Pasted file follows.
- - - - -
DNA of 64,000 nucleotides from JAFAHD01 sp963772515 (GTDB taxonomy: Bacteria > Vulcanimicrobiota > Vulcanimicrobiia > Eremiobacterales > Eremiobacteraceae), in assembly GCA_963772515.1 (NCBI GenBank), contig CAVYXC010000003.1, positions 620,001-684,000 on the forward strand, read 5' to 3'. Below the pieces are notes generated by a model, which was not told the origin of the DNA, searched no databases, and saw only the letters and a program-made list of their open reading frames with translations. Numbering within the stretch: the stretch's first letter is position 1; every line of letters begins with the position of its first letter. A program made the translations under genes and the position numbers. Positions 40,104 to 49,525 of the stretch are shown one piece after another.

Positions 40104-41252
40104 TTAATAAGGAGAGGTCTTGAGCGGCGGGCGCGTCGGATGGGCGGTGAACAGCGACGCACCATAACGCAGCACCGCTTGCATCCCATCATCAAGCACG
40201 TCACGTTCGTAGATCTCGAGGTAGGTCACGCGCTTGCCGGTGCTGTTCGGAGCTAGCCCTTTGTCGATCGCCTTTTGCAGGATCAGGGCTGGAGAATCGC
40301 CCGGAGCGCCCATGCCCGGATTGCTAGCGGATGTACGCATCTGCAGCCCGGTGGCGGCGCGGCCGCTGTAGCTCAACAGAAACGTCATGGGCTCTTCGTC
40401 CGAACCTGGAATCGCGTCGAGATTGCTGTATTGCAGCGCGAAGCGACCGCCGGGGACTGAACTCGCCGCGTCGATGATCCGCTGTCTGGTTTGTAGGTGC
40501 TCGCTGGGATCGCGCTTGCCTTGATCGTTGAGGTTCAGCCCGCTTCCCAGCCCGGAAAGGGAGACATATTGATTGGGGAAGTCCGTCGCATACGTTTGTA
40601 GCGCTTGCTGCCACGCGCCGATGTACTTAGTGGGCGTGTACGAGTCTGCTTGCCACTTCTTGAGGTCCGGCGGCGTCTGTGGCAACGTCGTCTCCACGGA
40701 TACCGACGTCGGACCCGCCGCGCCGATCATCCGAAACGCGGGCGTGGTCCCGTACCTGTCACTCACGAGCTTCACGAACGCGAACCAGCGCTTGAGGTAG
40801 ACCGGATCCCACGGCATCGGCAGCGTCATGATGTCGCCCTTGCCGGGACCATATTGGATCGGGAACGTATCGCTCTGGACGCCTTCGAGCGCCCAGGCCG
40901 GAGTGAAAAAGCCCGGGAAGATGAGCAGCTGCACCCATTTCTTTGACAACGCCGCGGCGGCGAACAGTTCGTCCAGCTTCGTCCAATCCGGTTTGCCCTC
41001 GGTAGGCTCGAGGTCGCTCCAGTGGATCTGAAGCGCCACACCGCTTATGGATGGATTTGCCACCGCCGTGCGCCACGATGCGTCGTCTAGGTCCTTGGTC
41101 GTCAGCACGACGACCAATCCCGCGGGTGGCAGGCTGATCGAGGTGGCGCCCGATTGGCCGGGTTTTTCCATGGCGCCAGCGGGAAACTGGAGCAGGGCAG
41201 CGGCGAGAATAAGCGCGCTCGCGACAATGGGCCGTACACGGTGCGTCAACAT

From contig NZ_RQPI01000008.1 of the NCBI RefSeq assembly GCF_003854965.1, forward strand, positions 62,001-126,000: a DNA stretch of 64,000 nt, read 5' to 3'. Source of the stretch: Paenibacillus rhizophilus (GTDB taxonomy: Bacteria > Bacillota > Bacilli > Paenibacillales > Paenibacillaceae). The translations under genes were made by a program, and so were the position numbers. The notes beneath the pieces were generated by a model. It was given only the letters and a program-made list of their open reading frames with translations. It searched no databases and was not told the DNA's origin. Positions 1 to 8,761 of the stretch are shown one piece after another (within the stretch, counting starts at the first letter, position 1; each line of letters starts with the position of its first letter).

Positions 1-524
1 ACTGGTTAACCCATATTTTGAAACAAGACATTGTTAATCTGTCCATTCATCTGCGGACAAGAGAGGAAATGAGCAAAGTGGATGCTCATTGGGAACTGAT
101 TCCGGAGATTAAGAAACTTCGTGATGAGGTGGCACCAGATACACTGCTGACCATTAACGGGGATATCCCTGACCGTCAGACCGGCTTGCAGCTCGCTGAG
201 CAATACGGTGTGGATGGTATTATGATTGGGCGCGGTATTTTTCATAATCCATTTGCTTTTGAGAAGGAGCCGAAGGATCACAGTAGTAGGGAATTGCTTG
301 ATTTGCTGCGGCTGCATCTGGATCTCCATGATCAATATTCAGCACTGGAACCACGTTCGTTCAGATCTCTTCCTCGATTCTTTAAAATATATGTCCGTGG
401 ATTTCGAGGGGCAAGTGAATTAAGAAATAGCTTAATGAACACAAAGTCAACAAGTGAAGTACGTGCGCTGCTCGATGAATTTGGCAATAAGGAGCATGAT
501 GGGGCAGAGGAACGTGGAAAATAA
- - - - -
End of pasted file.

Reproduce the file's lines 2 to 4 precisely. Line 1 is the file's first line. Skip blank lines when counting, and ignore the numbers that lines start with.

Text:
Positions 40104-41252
40104 TTAATAAGGAGAGGTCTTGAGCGGCGGGCGCGTCGGATGGGCGGTGAACAGCGACGCACCATAACGCAGCACCGCTTGCATCCCATCATCAAGCACG
40201 TCACGTTCGTAGATCTCGAGGTAGGTCACGCGCTTGCCGGTGCTGTTCGGAGCTAGCCCTTTGTCGATCGCCTTTTGCAGGATCAGGGCTGGAGAATCGC